Swansea Police Department’s new cars prove they have what it takes in early Wednesday pursuit
Swansea, SC (Paul Kirby) – For Swansea Police Chief Clif Hayes, he now has proof that his new Destroyer Gray Dodge Chargers were just what the town needed to enforce the law. A three-county pursuit around 3:00 a.m. Wednesday, showed that an expert driver like Chief Hayes behind the wheel of one of the new cars, can hold its own with just about anything that’s on the roads of Lexington County.
Wednesday morning, Chief Hayes was working the late shift and had returned from booking someone into the jail when he got behind a car in town. He thought he recognized it and had knowledge it was reported stolen. A quick check of records indicated the car was a Dodge Charger “Scat Pack”, and it had been reported stolen. It had also been involved in several pursuits with other agencies. When the chief activated his warning devices to pull it over, the driver initiated a pursuit and sped away.
The Charger “Scat Pack” is an optional performance package that can be ordered for about $40,000. To many, it’s known as the poor man’s “Hellcat”. The “Scat Pack” for the HEMI equipped Charger goes all out. According to www.autobytel.com it includes Mopar performance CNC ported cylinder heads, Mopar hi-flow headers, and engine calibration. It produces 485 horsepower and 475 lb.-ft. of torque and is mated to the TorqueFlite eight-speed automatic transmission. These cars are incredibly fast and made for performance. When the driver of this car took off, Chief Hayes jumped right in behind him with his new Police Pursuit Package Charger.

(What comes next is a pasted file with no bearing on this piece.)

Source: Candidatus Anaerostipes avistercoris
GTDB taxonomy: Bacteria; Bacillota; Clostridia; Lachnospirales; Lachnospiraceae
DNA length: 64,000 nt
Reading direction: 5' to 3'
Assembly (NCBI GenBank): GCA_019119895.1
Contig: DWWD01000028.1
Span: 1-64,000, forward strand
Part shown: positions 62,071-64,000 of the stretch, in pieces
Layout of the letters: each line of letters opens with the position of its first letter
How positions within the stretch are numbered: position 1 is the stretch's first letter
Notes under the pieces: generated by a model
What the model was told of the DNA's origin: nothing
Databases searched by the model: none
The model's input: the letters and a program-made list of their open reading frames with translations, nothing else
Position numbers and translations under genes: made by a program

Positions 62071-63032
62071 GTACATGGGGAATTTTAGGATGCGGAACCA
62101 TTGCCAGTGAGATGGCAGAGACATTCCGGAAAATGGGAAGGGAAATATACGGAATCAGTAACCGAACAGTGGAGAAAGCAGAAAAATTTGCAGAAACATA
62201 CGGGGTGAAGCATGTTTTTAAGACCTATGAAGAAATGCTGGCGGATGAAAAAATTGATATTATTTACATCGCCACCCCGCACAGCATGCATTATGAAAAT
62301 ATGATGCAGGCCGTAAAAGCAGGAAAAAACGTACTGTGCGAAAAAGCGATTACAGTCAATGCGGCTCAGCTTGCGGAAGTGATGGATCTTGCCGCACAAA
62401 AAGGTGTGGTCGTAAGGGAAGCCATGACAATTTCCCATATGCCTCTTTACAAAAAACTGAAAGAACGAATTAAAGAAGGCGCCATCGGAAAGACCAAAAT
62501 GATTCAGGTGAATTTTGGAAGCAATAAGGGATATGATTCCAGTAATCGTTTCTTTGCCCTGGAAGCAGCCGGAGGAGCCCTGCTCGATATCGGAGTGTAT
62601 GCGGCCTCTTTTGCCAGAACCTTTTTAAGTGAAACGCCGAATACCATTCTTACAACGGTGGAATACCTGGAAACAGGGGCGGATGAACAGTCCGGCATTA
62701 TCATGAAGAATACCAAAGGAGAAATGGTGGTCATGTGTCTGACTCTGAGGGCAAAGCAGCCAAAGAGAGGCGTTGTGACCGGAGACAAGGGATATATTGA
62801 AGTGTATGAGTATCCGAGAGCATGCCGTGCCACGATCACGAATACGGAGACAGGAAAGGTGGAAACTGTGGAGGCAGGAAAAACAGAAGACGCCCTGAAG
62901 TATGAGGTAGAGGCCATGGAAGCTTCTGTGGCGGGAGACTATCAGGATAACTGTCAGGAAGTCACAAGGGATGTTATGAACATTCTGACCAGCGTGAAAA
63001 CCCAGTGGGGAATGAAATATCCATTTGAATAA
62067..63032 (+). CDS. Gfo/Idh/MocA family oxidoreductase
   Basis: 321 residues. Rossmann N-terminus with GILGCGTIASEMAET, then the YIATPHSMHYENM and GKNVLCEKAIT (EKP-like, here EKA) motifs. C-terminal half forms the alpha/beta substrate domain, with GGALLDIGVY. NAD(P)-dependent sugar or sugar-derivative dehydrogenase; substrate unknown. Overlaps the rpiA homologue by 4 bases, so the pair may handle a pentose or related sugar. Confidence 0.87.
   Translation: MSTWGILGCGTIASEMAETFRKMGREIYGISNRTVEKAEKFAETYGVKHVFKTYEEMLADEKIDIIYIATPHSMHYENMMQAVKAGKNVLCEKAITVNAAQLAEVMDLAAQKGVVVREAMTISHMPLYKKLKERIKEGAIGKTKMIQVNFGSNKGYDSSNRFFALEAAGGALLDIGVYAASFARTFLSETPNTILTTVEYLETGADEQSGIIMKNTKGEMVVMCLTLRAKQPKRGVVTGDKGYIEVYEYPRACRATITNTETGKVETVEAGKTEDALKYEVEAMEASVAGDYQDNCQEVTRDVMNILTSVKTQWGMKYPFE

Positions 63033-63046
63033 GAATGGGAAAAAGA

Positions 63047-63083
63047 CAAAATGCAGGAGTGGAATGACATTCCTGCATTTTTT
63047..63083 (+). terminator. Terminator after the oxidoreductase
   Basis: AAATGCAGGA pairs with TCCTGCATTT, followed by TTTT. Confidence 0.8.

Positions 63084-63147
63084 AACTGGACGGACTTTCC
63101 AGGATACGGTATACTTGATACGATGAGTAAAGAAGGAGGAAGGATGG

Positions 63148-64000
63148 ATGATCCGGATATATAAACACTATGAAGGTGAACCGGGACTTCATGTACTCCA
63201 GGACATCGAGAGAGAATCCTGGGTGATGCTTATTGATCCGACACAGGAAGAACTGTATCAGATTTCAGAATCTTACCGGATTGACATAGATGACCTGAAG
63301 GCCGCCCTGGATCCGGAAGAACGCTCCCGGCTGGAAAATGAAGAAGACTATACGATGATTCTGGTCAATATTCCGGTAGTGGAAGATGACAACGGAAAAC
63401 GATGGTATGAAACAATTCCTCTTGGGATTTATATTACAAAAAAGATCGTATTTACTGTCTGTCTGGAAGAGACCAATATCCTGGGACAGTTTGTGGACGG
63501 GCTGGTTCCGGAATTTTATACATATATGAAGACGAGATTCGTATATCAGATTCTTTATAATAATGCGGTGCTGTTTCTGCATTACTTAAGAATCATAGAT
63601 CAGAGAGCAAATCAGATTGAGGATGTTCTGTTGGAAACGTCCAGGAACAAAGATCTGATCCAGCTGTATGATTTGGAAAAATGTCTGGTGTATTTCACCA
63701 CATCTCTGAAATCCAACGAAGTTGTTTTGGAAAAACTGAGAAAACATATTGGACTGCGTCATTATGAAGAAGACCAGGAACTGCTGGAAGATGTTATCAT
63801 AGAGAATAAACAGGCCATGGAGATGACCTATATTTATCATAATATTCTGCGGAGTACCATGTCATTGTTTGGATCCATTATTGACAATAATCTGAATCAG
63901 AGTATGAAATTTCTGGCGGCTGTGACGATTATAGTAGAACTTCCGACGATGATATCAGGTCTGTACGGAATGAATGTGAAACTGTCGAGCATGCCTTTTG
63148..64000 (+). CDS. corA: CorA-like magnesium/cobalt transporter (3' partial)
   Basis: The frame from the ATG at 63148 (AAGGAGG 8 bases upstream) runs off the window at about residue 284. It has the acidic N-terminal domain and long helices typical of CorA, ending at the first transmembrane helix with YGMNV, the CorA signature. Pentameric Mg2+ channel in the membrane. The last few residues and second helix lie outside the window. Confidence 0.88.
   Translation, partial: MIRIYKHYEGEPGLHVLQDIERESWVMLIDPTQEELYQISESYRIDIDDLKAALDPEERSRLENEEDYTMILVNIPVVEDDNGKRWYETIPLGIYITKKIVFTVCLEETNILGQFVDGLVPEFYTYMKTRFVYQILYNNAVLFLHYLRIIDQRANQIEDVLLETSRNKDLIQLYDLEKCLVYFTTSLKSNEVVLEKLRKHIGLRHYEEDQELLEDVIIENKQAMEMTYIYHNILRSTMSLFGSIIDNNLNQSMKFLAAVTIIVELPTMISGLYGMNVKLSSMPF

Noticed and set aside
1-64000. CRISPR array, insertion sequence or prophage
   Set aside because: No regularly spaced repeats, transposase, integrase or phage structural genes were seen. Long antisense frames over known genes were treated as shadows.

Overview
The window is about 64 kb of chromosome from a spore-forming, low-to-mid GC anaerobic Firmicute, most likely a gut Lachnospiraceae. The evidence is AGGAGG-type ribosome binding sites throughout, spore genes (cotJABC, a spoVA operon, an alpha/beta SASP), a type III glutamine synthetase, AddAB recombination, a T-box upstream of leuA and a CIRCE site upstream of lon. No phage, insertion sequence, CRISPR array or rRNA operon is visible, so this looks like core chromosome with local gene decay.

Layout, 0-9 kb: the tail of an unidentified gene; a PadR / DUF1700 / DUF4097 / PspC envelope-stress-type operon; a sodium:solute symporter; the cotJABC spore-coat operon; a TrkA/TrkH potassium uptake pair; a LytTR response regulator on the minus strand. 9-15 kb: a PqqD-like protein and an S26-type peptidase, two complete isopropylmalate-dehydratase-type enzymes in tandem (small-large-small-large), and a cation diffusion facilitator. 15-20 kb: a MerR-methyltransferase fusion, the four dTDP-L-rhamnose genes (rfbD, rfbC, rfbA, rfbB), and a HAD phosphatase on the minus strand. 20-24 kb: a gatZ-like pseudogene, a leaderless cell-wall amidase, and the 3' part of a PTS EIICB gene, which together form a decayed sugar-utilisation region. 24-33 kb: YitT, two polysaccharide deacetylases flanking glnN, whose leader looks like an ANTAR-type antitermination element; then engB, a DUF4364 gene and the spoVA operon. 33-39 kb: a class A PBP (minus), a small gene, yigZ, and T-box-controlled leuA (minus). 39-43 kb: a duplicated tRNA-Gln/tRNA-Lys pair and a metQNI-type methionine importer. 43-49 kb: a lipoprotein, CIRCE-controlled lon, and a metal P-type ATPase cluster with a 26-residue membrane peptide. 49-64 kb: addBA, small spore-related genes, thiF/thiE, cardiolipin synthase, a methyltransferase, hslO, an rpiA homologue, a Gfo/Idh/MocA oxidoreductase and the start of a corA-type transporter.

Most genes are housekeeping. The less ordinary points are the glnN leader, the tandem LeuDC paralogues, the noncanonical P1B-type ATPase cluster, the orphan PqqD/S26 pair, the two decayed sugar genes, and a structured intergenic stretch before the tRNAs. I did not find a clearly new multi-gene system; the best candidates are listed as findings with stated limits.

Chief Hayes said that the driver fled out of Swansea on Hwy. 692 toward Calhoun County before eventually making his way back into Orangeburg County. He said it was evident that the driver had experience handling the super-fast car because of the way he was driving, however the chief’s own skills and the empty roads, allowed him to stay right with the lightning-fast car. Eventually, the two made their way back through the town of North, SC in Orangeburg County. Then, they headed back toward Lexington County.
On Hwy. 178 at about 4:00 a.m., the driver of the fleeing car thought he could outrun the chief and really opened it up on the empty highway. At times, he was running in excess of 140 mph. Chief Hayes stayed right with him as they crossed Poole’s Mill in Mack Edisto. At one point, the chief says, the car tried to turn onto Cedarcreek Road, skidded, and almost crashed. The driver aborted the turn and continued down Hwy. 178. All the while, the chief was trying to locate anyone else via radio that could spike the fleeing car's tires and end the chase. All state troopers assigned to the county were in the Lexington area, and many of the municipal police departments were either too far away or had no one out. A deputy did try to assist, but he wasn’t able to get out in front of the speeding Chargers with his Tahoe. Right outside the town of Pelion, with speeds still in excess of 130 mph, it began to rain. At that point, the chase was terminated.
Chief Hayes said Wednesday afternoon that he thinks he has enough information to find the driver and the stolen car. He also said that he was very happy with the performance of his new Dodge, one of a pair of two he recently bought to replace very old Crown Victorias. Hayes said by telephone interview Thursday that eventually, someone will get the driver of the car and he will go to jail.